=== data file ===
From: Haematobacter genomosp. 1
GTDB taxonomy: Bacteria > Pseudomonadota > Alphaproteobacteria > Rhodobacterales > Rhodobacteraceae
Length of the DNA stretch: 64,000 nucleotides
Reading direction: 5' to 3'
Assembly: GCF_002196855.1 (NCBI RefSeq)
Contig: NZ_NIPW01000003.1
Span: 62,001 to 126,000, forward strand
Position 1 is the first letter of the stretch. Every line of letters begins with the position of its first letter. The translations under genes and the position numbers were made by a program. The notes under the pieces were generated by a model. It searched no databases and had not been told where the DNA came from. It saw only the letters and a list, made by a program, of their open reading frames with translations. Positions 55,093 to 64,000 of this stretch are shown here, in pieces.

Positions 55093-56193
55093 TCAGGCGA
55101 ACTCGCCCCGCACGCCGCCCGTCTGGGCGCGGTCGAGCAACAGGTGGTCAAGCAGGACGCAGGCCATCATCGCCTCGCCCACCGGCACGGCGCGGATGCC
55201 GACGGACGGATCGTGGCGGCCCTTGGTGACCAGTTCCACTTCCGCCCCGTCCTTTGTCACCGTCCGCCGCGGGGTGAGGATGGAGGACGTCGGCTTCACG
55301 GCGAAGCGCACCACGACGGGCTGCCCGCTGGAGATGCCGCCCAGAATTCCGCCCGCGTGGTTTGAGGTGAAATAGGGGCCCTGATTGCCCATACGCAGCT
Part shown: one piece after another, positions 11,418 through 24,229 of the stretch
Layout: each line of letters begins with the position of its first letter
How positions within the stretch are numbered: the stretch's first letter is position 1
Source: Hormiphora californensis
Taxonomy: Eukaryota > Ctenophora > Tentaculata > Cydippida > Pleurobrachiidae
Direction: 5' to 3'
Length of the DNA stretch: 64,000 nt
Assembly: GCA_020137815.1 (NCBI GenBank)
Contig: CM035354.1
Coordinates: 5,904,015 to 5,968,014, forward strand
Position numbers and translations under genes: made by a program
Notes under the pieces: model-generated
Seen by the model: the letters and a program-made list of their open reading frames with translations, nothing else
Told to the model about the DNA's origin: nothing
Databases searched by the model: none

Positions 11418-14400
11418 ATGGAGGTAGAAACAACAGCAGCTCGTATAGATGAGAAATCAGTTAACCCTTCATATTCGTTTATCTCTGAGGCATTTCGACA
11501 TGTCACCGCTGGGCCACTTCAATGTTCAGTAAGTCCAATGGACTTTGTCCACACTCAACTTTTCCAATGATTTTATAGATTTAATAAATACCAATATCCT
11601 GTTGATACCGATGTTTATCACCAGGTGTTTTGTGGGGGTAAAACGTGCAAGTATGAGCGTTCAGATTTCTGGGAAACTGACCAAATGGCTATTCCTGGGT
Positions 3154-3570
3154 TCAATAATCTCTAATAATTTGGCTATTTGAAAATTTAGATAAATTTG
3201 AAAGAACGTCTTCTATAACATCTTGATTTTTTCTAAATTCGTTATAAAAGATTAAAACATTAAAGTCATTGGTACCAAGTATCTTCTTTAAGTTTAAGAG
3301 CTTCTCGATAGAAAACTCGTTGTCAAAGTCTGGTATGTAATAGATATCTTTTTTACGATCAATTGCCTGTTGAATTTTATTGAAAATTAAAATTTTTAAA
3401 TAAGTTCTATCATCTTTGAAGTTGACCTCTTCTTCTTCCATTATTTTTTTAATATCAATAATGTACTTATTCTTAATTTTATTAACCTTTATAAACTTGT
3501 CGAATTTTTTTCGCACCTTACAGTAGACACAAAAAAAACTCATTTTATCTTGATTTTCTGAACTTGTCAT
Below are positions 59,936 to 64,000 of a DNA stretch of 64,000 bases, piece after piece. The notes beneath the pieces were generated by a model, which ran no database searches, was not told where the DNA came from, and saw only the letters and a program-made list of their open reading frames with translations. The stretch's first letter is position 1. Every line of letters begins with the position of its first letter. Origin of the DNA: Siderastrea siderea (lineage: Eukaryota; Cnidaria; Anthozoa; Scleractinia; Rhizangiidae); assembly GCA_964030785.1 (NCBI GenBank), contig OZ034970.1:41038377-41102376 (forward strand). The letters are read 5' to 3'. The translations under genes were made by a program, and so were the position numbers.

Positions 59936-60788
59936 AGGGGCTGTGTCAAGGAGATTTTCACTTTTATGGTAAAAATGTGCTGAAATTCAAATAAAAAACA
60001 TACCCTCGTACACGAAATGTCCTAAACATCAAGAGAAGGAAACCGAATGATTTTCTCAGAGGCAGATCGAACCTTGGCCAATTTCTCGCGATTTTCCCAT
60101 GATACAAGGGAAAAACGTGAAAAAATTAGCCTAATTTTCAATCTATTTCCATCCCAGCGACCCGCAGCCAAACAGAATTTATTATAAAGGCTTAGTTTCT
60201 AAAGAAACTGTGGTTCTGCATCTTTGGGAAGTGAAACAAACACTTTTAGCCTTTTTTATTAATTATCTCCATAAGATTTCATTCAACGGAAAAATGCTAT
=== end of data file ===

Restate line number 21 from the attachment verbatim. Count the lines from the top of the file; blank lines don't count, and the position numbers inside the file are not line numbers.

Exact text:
Assembly: GCA_020137815.1 (NCBI GenBank)